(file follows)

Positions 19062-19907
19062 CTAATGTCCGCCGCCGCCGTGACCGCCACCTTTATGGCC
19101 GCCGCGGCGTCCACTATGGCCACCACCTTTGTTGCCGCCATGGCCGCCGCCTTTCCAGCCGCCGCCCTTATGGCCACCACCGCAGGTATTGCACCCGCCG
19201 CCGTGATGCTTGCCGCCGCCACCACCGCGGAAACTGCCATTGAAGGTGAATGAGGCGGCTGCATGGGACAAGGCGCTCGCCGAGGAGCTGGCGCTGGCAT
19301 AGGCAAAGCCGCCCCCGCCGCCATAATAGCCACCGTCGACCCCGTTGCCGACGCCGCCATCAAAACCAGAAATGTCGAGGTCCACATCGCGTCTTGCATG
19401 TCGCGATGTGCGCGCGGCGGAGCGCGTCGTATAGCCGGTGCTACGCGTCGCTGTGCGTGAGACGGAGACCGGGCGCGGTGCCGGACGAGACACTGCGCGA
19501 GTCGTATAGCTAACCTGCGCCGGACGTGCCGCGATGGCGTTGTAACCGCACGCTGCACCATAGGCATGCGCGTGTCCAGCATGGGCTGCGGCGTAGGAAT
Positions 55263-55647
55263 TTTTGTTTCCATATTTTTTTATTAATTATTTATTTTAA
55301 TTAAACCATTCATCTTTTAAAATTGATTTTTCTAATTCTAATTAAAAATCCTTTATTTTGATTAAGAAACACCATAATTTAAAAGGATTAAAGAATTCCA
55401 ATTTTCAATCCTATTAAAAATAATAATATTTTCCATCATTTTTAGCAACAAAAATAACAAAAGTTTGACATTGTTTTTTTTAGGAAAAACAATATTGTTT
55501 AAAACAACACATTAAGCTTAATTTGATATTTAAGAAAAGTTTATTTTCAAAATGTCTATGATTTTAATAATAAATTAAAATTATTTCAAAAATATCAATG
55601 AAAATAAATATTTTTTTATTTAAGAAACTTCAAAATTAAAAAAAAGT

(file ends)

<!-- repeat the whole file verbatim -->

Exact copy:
Positions 19062-19907
19062 CTAATGTCCGCCGCCGCCGTGACCGCCACCTTTATGGCC
19101 GCCGCGGCGTCCACTATGGCCACCACCTTTGTTGCCGCCATGGCCGCCGCCTTTCCAGCCGCCGCCCTTATGGCCACCACCGCAGGTATTGCACCCGCCG
19201 CCGTGATGCTTGCCGCCGCCACCACCGCGGAAACTGCCATTGAAGGTGAATGAGGCGGCTGCATGGGACAAGGCGCTCGCCGAGGAGCTGGCGCTGGCAT
19301 AGGCAAAGCCGCCCCCGCCGCCATAATAGCCACCGTCGACCCCGTTGCCGACGCCGCCATCAAAACCAGAAATGTCGAGGTCCACATCGCGTCTTGCATG
19401 TCGCGATGTGCGCGCGGCGGAGCGCGTCGTATAGCCGGTGCTACGCGTCGCTGTGCGTGAGACGGAGACCGGGCGCGGTGCCGGACGAGACACTGCGCGA
19501 GTCGTATAGCTAACCTGCGCCGGACGTGCCGCGATGGCGTTGTAACCGCACGCTGCACCATAGGCATGCGCGTGTCCAGCATGGGCTGCGGCGTAGGAAT
Positions 55263-55647
55263 TTTTGTTTCCATATTTTTTTATTAATTATTTATTTTAA
55301 TTAAACCATTCATCTTTTAAAATTGATTTTTCTAATTCTAATTAAAAATCCTTTATTTTGATTAAGAAACACCATAATTTAAAAGGATTAAAGAATTCCA
55401 ATTTTCAATCCTATTAAAAATAATAATATTTTCCATCATTTTTAGCAACAAAAATAACAAAAGTTTGACATTGTTTTTTTTAGGAAAAACAATATTGTTT
55501 AAAACAACACATTAAGCTTAATTTGATATTTAAGAAAAGTTTATTTTCAAAATGTCTATGATTTTAATAATAAATTAAAATTATTTCAAAAATATCAATG
55601 AAAATAAATATTTTTTTATTTAAGAAACTTCAAAATTAAAAAAAAGT